13 Dec 2010

Councils face 8.9 per cent funding cuts

No council will see a budget cut of more than 8.9 per cent, Communities and Local Government Secretary Eric Pickles announces – and writes for Channel 4 News of the “sea change” in local government.

Councils face 8.9 per cent funding cuts, Eric Pickles announces (Getty)

Announcing the Local Government Finance Settlement in Parliament, Eric Pickles said the average reduction to council’s spending power would be just 4.4 per cent.

The cuts appear to be less deep than previously feared, after Mr Pickles confirmed he had allocated an extra £30m from his own department to help local councils, which had been bracing themselves for average cuts of around 10.7 per cent.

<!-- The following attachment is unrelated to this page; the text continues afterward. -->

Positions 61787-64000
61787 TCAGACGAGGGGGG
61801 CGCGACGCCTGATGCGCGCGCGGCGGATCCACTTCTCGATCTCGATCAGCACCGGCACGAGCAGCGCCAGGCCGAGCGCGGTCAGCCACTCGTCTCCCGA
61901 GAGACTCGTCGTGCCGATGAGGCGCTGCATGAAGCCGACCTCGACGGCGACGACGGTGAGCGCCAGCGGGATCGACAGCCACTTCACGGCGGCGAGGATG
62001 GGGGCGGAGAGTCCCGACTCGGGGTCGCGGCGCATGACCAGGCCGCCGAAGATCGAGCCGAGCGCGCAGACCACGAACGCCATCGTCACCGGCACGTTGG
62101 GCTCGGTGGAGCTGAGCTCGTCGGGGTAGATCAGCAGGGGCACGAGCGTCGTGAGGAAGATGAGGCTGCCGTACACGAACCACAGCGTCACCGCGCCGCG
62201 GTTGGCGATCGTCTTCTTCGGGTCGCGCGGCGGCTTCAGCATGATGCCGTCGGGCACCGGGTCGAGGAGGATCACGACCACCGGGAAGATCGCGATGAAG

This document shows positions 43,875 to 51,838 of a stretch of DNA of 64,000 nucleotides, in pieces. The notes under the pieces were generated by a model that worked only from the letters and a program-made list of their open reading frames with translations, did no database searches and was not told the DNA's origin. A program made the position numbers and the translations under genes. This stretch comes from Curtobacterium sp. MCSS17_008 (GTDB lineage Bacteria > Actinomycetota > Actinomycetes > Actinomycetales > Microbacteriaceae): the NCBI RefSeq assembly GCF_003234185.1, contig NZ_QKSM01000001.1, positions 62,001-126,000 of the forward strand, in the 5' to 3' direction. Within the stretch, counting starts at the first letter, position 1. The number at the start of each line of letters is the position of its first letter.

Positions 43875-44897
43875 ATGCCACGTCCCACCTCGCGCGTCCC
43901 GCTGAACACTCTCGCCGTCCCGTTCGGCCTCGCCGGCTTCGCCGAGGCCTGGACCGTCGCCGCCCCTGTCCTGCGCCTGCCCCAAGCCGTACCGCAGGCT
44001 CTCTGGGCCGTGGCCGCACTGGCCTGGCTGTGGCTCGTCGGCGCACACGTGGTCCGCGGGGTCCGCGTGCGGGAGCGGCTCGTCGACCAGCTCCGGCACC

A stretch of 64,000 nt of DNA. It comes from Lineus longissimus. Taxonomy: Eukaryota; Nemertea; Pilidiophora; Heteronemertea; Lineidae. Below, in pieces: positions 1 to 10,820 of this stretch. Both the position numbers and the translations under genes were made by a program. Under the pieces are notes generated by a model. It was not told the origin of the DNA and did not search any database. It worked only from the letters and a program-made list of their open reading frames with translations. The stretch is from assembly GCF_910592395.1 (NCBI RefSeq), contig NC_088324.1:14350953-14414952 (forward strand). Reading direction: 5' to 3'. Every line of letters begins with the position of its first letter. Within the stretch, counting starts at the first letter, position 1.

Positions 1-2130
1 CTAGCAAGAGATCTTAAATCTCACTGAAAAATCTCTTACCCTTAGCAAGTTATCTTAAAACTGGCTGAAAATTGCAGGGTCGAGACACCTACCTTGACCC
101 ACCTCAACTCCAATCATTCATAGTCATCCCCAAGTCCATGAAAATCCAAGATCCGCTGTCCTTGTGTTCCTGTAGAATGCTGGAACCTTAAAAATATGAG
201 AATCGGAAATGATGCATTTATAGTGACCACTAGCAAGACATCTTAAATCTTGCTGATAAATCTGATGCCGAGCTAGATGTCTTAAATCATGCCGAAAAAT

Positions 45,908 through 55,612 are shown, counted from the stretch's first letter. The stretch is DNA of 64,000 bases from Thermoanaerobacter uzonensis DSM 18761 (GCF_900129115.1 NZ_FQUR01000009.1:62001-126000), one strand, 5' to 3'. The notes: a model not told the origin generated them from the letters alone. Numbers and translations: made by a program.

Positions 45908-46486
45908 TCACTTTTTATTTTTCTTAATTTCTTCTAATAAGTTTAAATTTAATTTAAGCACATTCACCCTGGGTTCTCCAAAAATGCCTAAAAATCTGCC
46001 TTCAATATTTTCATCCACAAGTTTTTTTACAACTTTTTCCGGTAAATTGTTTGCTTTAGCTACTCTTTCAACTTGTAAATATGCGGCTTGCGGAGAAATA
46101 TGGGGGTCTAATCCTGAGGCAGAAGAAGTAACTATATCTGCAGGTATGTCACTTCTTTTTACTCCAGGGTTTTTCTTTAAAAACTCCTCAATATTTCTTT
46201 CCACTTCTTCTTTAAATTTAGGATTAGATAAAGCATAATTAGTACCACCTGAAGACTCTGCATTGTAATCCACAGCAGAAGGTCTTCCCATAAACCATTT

Also today, Mr Pickles unveiled the detail of the Localism Bill, which aims to give more power to local councils and local communities.

“Every part of the public sector has to play its part…I have sought to achieve a fair and sustainable settlement for local government. This will be a progressive settlement and fair between different parts of the country,” he said.

Read more from Eric Pickles on the Localism Bill, writing for Channel 4 News 

Mr Pickles said the settlement had taken into account which areas had the highest need by creating four separate grant bands for councils. These bands would set different limits for their reductions and thereby protect councils against the sharper grant reductions they would otherwise have faced, he told MPs. He also said there would be a transitional grant of £85 million for 2011-12 and £14 million in 2012-13 designed to help with the withdrawal of the Working Neighbourhoods Fund.

Council tax freeze

Mr Pickles said £650m had been allocated so every council could freeze council tax without hitting local services – and said his department would provide councils who froze the levy with the equivalent of a 2.5 per cent funding increase.